A submission is a fancy word for saying what you think about a draft law. You can write about it, talk about it to MPs, or even make a song and a dance about it (although I have still never actually seen an interpretative dance – I wonder what that would be like?!).

PSA Member David Do on writing and presenting a personal submission.

Telling your own story is the best thing to do if you will be personally affected by the draft law. At the end of the day you know best how you feel, what you know, and what you think.

You can also submit on a draft law if you are concerned about this affects others - by talking with your friends, family, and work colleagues, you will know how a draft law might affect them.

You should ask to do an oral submission if you put in a written submission. An oral submission is one of the best ways to convince and make MPs understand your point of view.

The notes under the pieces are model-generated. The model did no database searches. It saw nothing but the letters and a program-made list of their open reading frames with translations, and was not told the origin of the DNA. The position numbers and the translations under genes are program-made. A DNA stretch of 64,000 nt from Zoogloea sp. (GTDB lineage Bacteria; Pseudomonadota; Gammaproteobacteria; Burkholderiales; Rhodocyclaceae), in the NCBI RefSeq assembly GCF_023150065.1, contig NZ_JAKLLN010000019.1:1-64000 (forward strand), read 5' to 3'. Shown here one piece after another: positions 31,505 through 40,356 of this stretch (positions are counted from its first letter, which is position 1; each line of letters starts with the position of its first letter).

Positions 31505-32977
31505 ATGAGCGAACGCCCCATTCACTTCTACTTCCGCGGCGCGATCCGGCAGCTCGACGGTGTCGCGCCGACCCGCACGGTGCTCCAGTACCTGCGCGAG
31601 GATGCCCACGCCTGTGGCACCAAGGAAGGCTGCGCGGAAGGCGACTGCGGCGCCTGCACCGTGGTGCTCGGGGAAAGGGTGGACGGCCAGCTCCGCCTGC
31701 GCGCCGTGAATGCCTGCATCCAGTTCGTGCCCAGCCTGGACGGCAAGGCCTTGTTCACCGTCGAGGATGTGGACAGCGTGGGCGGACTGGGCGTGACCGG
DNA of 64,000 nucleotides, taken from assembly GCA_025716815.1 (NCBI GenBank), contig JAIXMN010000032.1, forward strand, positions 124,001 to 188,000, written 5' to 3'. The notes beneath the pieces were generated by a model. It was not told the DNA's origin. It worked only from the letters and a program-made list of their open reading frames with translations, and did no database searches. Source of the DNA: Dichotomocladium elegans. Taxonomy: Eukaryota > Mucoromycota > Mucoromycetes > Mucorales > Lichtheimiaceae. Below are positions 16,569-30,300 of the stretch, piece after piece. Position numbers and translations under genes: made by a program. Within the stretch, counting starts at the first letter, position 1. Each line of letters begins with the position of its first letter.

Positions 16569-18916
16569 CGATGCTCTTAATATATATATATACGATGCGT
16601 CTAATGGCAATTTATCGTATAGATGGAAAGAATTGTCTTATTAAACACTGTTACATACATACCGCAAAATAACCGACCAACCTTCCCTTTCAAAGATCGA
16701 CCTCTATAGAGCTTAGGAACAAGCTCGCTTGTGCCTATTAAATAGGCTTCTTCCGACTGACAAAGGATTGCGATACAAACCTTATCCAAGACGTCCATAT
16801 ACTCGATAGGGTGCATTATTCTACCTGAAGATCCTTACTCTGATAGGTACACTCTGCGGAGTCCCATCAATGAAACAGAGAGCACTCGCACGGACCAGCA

It gives you the chance to expand and reinforce some of the things you may have put in your written submission. Go beyond what you wrote in your submission - make the issue come alive! For example, if you mentioned the impact on young workers by the draft law in your submission, you can tell a few stories about how this has and will affect you or your friends in the real world.

Nerves are always normal - I get them before I do any public speaking even though I have done it many times before. The important thing is to be prepared - know what you want to say and why you're saying it.

MPs that are supportive of your position are more likely to ask questions. They will usually be questions that encourage you to expand on the points you have made. I find that MPs that are opposed to your position rarely ask questions.

So if you're asked about “making a submission”, just do it. Your thoughts, stories, and experiences count as much as anyone else. Its your voice – use it!